If you forget to take Campral tablets
Do not take a double dose to make up for a forgotten dose.
If you forget to take a dose take it as soon as you remember it and then take
the next dose at the right time.
If you stop taking Campral tablets
Talk to your doctor before you stop taking the tablets and follow their advice.

5

How to store Campral tablets

KEEP OUT OF THE SIGHT AND REACH OF CHILDREN.
Store at room temperature (15-25°C).
Do not take Campral tablets after the expiry date which is stated on the
blister or carton labels.
If your doctor tells you to stop taking this medicine, take any remaining
medicine back to the pharmacist for safe disposal. Only keep this
medicine if your doctor tells you to.
If your medicine becomes discoloured or show any other signs of
deterioration, ask your pharmacist who will advise you what to do.
Medicines should not be disposed of via wastewater or household waste.
Ask your pharmacist how to dispose of medicines no longer required.
These measures will help to protect the environment.

If you have any further questions on the use of this medicine, ask your
doctor or pharmacist.
6
4

Possible side effects

Contents of the pack and other information

Like all medicines, this medicine can cause side effects, although not
everybody gets them.

What campral tablets contain:
The active substance is 333mg acamprosate (INN) calcium.
The other ingredients are: crospovidone, microcrystalline cellulose,
magnesium silicate, sodium starch glycolate, colloidal silica dioxide,
magnesium stearate, eudragit L30D, talc and propylene glycol.

If you experience any of the following side effects with Campral tablets,
STOP taking the tablets and contact your doctor immediately: A severe
allergic reaction, such as angio-oedema (causing large raised marks on
the skin and localised swelling, including the face and throat) or
anaphylaxis (causing difficulty in breathing with rash, swelling,
wheezing and feeling faint).

What campral tablets look like and contents of the pack
Campral tablets are white, round, enteric coated tablets marked with 333 on
one side and plain on the other side.
The tablets are available in blister packs of 168 tablets.

The following side-effects have been reported:
Very common: may affect more than 1 in 10 people
* diarrhoea
Common: may affect up to 1 in 10 people
* stomach ache
* gas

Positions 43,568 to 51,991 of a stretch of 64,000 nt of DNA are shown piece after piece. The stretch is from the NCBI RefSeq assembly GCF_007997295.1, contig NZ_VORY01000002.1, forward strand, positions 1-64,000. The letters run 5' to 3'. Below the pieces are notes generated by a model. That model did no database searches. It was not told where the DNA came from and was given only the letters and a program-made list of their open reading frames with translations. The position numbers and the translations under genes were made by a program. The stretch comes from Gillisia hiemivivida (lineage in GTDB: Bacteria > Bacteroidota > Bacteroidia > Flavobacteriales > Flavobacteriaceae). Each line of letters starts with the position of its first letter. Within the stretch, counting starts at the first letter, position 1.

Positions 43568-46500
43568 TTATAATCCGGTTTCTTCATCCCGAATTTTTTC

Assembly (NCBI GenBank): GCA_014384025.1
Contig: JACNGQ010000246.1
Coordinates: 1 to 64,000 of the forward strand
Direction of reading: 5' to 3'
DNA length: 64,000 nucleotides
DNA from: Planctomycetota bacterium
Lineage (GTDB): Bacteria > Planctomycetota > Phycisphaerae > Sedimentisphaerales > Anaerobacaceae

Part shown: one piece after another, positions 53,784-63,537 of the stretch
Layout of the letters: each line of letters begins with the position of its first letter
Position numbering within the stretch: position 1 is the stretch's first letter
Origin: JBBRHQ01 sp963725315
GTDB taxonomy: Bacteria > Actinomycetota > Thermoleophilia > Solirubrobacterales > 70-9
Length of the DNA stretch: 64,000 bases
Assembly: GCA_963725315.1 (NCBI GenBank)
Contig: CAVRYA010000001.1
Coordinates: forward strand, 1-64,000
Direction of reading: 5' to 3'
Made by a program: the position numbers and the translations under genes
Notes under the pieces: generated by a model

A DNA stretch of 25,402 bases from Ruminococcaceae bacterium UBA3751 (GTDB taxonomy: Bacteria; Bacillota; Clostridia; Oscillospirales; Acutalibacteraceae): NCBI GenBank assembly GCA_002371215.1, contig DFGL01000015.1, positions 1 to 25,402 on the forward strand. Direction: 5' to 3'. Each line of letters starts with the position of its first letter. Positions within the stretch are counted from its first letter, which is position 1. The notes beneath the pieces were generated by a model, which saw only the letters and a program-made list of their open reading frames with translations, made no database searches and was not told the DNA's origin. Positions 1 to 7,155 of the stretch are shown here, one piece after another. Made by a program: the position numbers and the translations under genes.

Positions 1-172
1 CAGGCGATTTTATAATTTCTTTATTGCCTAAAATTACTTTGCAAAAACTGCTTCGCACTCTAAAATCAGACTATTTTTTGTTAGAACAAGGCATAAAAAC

* feeling sick
* vomiting
* itchy or spotty skin rash
* decreased sexual desire
* impotence
* frigidity
Uncommon: may affect up to 1 in 100 people
* increased sexual desire
Not Known: frequency cannot be estimated from the available data
* allergic reactions including hives, angio-oedema and anaphylaxis (see the
beginning of this section)
* blistering rash characterised by patches of skin filled with fluid
Reporting side effects
If you get any side effects, talk to your doctor or pharmacist or nurse. This
includes any possible side effects not listed in this leaflet.
You can also report side effects directly via the Yellow Card
Scheme at: www.mhra.gov.uk/yellowcard. By reporting side effects you can
help provide more information on the safety of this medicine.

Manufacturer and Licence Holder
This medicine is manufactured by Merck SL, Poligono Merck Mollet Del
Valles 08100, Barcelona, Spain and is procured from within the EU and
repackaged by the Product Licence Holder: Lexon (UK) Limited, Unit 18,
Oxleasow Road, East Moons Moat, Redditch, Worcestershire,
B98 0RE.
If you have any questions or are not sure about anything, ask your doctor or
pharmacist. They will have additional information about this medicine and
will be able to advise you.

POM

PL 15184/1393

Campral EC 333mg gastro-resistant tablets

Campral is a registered trademark of Merck Sante.
Revision date: 05/01/16

Blind or partially sighted?
Is this leaflet hard to see or read?
Phone Lexon (UK) Limited, Tel: 01527 505414
for help.

Expand view ⇕

Source: Medicines and Healthcare Products Regulatory Agency

Disclaimer: Every effort has been made to ensure that the information provided here is accurate, up-to-date and complete, but no guarantee is made to that effect. Drug information contained herein may be time sensitive. This information has been compiled for use by healthcare practitioners and consumers in the United States. The absence of a warning for a given drug or combination thereof in no way should be construed to indicate that the drug or combination is safe, effective or appropriate for any given patient. If you have questions about the substances you are taking, check with your doctor, nurse or pharmacist.